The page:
Paped

by Kiley Lynch

In the Fischer esterification, we take a carboxylic acid, add an alcohol and an acid catalyst to the caroboxylic acid and obtain an ester.

Really useful. You can control which ester you form by changing the solvent. So if we use ethanol, we get the ethyl ester. Methanol, the methyl ester.

OK, so how does it work?

Five steps.

  1. Protonation (of the carbonyl)
  2. Addition (of the alcohol to the carbonyl)
  3. Protontransfer (to give OH2+)
  4. Elimination (of water)
  5. Deprotonation (to give the neutral ester)

P A P E D

Now watch this.  Let’s do the reverse reaction. Start with an ester, and add water and acid catalyst.

Five steps

  1. Protonation (of the carbonyl)
  2. Addition (of water)
  3. Proton transfer (to give ROH+)
  4. Elimination (of alcohol)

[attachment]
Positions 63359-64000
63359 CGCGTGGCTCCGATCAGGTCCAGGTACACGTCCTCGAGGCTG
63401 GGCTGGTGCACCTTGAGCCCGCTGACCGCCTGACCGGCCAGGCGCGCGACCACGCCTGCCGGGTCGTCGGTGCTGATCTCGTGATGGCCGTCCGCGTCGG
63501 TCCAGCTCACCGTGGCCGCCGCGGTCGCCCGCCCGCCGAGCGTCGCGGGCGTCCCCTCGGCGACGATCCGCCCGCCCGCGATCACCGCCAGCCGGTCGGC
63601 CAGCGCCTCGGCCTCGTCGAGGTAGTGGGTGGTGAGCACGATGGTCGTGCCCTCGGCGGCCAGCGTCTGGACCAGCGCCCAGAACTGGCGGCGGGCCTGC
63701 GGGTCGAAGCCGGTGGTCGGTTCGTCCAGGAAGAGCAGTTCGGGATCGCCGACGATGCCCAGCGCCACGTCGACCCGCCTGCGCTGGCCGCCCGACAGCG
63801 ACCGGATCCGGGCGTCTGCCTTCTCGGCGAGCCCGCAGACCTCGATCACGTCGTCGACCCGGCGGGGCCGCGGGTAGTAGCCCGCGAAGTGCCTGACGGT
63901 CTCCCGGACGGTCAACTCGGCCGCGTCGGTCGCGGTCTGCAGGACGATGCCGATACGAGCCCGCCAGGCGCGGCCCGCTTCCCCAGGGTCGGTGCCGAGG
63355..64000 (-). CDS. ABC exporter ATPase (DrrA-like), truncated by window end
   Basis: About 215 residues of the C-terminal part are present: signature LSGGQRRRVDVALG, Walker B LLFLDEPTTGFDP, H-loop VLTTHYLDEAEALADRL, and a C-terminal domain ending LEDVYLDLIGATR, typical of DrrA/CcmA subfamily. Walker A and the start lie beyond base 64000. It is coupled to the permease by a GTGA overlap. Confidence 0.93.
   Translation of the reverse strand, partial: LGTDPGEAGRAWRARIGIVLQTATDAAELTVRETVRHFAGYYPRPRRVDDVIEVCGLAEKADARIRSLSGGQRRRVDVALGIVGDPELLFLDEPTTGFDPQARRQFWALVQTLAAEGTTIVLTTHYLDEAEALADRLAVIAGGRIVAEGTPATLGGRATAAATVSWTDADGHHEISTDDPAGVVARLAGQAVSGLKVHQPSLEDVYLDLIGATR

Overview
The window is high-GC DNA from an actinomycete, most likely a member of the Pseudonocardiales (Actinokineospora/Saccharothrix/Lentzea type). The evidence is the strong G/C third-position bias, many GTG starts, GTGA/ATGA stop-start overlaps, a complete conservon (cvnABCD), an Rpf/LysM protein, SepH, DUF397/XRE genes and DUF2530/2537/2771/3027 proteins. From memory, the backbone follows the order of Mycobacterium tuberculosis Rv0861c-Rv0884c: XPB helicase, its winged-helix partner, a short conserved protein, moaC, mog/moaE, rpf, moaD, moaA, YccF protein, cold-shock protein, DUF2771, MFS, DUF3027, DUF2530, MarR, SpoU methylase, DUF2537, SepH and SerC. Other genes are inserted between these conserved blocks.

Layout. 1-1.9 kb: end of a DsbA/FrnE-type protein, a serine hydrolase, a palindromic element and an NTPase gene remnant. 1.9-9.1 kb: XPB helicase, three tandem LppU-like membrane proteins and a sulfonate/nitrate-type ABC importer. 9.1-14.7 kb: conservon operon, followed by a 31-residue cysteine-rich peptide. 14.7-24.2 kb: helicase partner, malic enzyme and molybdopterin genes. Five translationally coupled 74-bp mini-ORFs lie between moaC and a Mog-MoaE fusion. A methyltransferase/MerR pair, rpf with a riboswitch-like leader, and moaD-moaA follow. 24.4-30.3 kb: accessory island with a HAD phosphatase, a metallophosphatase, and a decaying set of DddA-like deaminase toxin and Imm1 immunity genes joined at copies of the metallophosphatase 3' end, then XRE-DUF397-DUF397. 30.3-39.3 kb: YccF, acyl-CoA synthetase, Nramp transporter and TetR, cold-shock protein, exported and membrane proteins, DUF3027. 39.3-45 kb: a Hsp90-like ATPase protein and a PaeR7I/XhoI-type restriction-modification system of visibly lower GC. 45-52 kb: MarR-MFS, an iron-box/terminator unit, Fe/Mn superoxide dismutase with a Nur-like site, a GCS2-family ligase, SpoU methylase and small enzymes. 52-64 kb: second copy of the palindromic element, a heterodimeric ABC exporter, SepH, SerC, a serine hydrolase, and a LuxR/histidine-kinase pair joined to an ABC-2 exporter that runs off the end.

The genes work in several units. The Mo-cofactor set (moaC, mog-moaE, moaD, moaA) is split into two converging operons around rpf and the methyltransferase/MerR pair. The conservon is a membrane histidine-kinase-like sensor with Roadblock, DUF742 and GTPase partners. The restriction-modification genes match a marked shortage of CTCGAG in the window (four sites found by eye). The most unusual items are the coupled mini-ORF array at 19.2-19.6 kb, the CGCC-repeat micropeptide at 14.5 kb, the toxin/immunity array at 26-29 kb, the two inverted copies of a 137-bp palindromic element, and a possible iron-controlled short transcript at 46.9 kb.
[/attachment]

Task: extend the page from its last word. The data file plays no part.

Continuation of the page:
5. Deprotonation (to give the neutral acid)

 

P A P E D

OK, so that’s two reaction mechanisms. What if I told you that the same 5 steps underly a completely different reaction – like formation of imines?

rotonation (of the carbonyl)

Protonation (of the carbonyl)

  1. Addition (of amine to carbonyl)
  2. Proton transfer (to give OH2(+) )
  3. Elimination (of water)
  4. Deprotonation (to give neutral imine)

P A P E D

I could go on (I do, here). The same PAPED mechanism also covers hydrolysis of imines, formation of enamines, hydrolysis of enamines, formation of anhydrides, acidic hydrolysis of amides… Five steps, all the same.

Point is – just like knowing chords for guitar, if you know these few mechanisms, you can build up a lot of different reaction mechanisms. And a lot of reaction mechanisms that LOOK different are actually EXACTLY THE SAME. 

Bottom line: it’s amazing how efficient it is to divide each mechanism into steps, and keep track of the different steps.

PAPED is a massive time saver.

The title of tomorrow’s post might sound dumb… but trust me, we’ve all made this mistake at some time or another.
Thanks for reading! James

P.S. Reaction Guide – Fischer esterification